FrackNation Screened in Sullivan County Spreading The Truth
FrackNation was viewed in Sullivan County, New York last week near the homes of some celebrity activists opposed to natural gas development – activists like Mark Ruffalo, who seems unwilling to actually debate the issue with knowledgeable folks who disagree with his opinions.
I attended a FrackNation screening last week in Sullivan County, New York. The landowner groups in Sullivan County as well as the Joint Landowners Coalition of New York held the screening at a local high school to give residents an opportunity to learn the truth about natural gas development and help them see through the deception of Gasland.
Once again, the movie was favorably received by residents as natural gas opponents failed to dent the former’s enthusiasm for something that finally tells their side of the story.
Before the screening even began it is important to note some of our friends from the other side of the debate were invited to view the documentary as well. Matt Damon, Josh Fox, and Mark Ruffalo were all invited to the screening, or any screening for that matter, and, of course, never showed up. Fox and Ruffalo both live just a few miles away but neither thought the event was worth attending as noted by their absence.
Phelim McAleer, FrackNation director, told the audience he had correspondence from Ruffalo informing him the actor would not be able to attend due to work obligations. McAleer told him to name a place and time and he would be sure to host a screening the Incredible Hulk could attend. We’ll see if Ruffalo accepts but the seat reserved for him at this screening remained empty, telling us quite a bit about his willingness to actually engage in meaningful debate where the accusations and assertions of anti-natural gas activists will be questioned using facts, science and experience.
There were also some landowners who joined with McAleer to invite the famous folks to come out, watch FrackNation, and engage in a discussion with Phelim. Watch the video and take note of the sign imploring Ruffalo to join in a real debate.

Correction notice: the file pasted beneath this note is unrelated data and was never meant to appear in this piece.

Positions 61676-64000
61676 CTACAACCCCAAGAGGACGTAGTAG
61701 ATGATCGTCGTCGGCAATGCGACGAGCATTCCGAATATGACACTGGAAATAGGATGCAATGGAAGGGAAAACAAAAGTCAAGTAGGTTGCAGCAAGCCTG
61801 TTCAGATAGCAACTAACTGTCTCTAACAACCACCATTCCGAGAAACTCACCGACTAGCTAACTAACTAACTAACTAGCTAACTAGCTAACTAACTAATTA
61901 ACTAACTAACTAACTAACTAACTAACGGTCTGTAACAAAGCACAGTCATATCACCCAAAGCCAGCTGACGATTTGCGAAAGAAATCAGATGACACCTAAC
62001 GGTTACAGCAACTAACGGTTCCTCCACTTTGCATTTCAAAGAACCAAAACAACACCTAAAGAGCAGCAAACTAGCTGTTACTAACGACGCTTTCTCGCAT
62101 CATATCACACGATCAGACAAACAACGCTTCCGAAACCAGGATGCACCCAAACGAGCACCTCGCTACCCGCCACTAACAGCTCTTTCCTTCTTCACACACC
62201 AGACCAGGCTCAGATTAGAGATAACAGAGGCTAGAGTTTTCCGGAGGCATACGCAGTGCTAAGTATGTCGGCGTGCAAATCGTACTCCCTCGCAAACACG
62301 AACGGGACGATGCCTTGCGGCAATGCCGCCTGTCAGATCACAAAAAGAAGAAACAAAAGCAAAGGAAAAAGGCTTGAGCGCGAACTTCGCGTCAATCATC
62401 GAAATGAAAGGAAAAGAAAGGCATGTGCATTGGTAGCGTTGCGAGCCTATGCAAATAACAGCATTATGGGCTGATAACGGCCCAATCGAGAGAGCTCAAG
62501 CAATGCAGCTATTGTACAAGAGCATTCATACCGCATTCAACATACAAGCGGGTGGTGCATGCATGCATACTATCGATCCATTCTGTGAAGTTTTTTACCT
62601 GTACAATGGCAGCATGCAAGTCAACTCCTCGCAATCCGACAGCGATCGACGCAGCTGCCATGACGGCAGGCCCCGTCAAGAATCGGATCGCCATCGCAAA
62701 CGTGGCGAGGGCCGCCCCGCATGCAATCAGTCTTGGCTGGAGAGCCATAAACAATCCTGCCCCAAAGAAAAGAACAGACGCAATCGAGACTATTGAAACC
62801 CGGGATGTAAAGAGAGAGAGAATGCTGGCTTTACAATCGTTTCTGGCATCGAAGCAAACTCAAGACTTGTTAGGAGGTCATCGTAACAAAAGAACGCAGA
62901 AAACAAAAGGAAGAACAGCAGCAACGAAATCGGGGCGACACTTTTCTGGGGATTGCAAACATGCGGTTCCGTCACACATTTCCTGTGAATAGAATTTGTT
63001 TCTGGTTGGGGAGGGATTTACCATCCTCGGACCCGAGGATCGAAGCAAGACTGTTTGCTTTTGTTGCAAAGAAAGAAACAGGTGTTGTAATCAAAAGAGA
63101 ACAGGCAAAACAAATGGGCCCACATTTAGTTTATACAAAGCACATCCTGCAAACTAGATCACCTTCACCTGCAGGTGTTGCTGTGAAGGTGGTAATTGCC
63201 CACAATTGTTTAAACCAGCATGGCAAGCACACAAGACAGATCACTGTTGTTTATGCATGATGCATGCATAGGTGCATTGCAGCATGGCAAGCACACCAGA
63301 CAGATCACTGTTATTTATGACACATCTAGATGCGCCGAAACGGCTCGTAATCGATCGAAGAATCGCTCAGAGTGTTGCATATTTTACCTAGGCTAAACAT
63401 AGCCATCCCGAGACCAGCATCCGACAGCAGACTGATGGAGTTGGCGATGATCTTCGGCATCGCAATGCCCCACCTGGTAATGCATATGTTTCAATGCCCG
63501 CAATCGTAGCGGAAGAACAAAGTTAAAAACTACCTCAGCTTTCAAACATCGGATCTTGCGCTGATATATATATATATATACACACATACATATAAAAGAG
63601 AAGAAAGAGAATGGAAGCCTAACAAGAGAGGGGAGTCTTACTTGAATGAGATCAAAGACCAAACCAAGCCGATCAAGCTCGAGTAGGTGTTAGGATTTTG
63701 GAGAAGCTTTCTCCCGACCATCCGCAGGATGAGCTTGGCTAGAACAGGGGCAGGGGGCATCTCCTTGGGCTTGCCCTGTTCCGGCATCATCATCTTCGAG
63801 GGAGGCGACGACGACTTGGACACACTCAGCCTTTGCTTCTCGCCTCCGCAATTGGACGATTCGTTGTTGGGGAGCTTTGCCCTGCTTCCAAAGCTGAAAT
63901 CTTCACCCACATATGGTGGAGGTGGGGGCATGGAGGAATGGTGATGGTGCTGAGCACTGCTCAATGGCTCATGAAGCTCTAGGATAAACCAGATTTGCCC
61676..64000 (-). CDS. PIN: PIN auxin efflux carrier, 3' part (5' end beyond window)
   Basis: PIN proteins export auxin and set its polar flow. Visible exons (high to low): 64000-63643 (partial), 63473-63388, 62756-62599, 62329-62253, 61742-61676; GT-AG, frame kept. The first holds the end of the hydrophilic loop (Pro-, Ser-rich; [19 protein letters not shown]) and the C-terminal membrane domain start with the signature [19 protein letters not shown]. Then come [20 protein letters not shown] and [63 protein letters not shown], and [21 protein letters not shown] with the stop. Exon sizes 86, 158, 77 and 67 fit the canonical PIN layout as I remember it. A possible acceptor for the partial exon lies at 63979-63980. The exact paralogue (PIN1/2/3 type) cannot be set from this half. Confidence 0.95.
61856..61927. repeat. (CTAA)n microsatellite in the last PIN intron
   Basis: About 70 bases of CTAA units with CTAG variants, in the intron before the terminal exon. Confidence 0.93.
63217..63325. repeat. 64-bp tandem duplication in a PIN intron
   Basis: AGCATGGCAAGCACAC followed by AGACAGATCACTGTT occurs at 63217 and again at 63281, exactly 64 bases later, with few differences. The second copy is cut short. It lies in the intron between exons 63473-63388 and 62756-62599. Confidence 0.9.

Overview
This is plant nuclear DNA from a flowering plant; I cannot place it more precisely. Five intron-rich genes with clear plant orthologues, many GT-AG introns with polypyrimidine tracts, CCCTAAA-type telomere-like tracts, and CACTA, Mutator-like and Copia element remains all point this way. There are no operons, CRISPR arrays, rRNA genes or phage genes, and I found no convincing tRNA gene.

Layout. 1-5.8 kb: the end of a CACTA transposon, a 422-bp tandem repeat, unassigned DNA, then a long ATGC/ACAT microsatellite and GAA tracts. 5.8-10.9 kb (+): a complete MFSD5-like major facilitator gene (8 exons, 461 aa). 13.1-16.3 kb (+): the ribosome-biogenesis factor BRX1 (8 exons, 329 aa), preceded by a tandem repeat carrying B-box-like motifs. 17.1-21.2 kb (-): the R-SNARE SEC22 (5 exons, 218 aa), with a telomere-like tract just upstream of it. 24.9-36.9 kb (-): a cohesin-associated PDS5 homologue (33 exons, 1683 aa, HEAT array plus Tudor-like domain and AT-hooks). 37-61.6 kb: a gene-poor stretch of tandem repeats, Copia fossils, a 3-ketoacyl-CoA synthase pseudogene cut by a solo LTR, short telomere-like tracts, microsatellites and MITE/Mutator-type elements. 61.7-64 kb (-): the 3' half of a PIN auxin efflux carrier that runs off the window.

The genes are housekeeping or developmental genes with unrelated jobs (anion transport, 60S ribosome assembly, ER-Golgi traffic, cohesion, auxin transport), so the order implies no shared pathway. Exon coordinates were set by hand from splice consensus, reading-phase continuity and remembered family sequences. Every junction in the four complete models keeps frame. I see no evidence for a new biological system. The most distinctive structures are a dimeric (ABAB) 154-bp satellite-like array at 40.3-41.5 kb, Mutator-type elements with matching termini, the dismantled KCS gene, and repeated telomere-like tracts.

While Ruffalo was unable to attend, the screening attracted approximately 100 people . Bill Graby, Al Larson, and Dan Fitzsimmons were in attendance as leaders from the three sponsoring landowner groups. Phelim McAleer was there as well to answer any questions the audience might have about the movie and also to relate his personal experiences from his journey to find the truth about natural gas development in the United States.
It seemed everyone in the audience enjoyed the film and learned something from it. There were a few people who disagreed with the message, but they, nonetheless, participated in the question and answer session and contributed to the debate. Many attendees thanked McAleer and told him how much they truly appreciated him making the film. The truth, they stated, needed to be told and having a film go point by point in debunking Gasland was just what was needed.
There were several Sullivan County farmers in attendance. As some of our readers may recall, the Sullivan County Farm Bureau donated funds to place a billboard in support of natural gas along nearby Route 17, and members who attended especially enjoyed the fact the film took place in their backyard. They understood and could relate to the farmers featured in the film, who were their neighbors, after all.